I had a harder time with Evan as a character though, and I struggled with how conflicted my feelings were towards him. I have to admit I was always completely intrigued by him, although I didn't find him to be terribly surprising and I really hope we see more development for him in the next book. He was the kind of character I really wanted to like, and at times I did but there were others when I was skeptical... He's just a seriously complicated guy. And honestly, the book wasn't as scary as I had anticipated. It's dark and very disturbing, but it didn't thrill me the way I expected. That may not be such a bad thing, but I just didn't expect such an introspective type of read when I picked it up.
But this is still exactly the kind of book I've been saying I want to see in the YA genre for a while now, and the release of this book is just so timely for where my tastes currently are in literature. I love creepy and exciting, and I love that Rick Yancey is such a talented author to pen this book.
ARC received from Penguin Canada for review; no other compensation was received.
By TUABFC 01 Aug 2013
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The Unofficial Addiction Book Fan Club's Review:
About The Book:
Cassie will never forget the day Them arrived. Some optimists, like her father, thought they would be friendly. Why not? And then, the first wave arrived. No cell phone, no car... nothing than runs with electricity works. But the worst part is the planes falling from the sky. That was the day they first attacked.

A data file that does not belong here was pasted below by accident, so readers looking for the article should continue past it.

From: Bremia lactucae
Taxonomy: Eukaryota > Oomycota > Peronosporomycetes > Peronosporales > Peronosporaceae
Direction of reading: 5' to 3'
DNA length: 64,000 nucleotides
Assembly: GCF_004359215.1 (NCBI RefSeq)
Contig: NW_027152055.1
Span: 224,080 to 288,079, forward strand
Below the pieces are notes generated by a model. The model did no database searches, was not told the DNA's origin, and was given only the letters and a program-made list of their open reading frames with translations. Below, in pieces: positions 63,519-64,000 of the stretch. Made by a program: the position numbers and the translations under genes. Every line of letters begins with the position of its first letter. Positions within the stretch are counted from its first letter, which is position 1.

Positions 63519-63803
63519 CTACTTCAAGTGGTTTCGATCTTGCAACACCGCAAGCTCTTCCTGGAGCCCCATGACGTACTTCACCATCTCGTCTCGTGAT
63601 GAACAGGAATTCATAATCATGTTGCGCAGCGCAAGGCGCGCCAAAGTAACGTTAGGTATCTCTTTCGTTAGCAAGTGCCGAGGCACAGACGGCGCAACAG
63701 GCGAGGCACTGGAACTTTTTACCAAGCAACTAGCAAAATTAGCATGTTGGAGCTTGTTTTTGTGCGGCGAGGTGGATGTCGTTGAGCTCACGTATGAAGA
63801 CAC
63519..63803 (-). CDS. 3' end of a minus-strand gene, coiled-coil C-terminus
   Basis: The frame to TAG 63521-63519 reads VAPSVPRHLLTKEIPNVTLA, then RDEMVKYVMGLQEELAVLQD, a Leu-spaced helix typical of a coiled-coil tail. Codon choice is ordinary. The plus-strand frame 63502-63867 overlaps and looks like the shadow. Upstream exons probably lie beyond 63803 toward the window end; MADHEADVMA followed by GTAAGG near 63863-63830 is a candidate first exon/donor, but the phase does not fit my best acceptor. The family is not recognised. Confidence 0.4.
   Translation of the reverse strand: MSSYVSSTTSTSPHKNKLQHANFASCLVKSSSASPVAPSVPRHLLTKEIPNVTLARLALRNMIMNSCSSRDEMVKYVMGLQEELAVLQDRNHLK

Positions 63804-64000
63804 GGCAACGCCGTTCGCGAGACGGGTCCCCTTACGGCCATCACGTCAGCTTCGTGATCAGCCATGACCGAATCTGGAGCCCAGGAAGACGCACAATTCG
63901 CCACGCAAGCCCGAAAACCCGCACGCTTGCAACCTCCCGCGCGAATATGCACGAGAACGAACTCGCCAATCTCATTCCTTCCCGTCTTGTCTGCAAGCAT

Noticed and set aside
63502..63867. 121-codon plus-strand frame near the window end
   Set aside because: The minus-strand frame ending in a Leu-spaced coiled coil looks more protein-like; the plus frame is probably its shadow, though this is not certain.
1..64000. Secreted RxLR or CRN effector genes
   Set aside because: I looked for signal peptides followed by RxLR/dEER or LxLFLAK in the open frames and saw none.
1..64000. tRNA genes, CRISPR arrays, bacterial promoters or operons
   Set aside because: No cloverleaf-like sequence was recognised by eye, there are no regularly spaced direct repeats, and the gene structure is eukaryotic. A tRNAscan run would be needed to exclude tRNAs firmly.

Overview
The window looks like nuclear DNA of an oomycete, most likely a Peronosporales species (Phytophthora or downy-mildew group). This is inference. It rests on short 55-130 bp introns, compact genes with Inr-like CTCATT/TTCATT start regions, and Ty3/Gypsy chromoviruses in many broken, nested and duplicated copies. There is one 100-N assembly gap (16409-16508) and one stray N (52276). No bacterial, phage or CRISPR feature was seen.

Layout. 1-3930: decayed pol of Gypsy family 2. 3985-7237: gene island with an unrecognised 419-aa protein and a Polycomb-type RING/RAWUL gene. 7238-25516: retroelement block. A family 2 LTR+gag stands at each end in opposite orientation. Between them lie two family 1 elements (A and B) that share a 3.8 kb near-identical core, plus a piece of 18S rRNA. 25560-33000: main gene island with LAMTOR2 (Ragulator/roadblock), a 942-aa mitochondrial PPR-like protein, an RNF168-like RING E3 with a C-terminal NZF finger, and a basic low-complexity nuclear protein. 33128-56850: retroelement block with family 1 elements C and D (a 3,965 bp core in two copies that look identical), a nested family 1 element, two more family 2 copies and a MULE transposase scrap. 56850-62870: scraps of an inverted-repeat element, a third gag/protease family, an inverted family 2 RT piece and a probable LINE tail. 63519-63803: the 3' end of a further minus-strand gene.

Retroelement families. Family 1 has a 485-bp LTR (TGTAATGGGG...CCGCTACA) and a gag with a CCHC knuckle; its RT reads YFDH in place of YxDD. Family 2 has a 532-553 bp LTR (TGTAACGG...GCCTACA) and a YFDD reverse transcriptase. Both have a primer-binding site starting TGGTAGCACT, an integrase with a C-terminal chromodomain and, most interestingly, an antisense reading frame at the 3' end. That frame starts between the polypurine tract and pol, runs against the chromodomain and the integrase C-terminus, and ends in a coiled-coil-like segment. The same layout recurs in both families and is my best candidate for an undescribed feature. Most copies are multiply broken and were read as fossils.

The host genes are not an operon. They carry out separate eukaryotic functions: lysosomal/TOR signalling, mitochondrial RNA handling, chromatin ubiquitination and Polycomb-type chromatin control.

They all waited. Wait for what? It was like they have almost forgotten about what they were doing. But the second wave came and only the lucky ones escaped from it. The third, however, you could say the unlucky ones were the ones that survived. At least they didn't see their loved ones bleed until death and madness took them away from them.
They thought they couldn't create more creative attacks, but they were wrong. The forth wave make no shame to the others. Knowing your grandmother could be one of Them or your father, your mother... create one unbreakable rule: trust no one.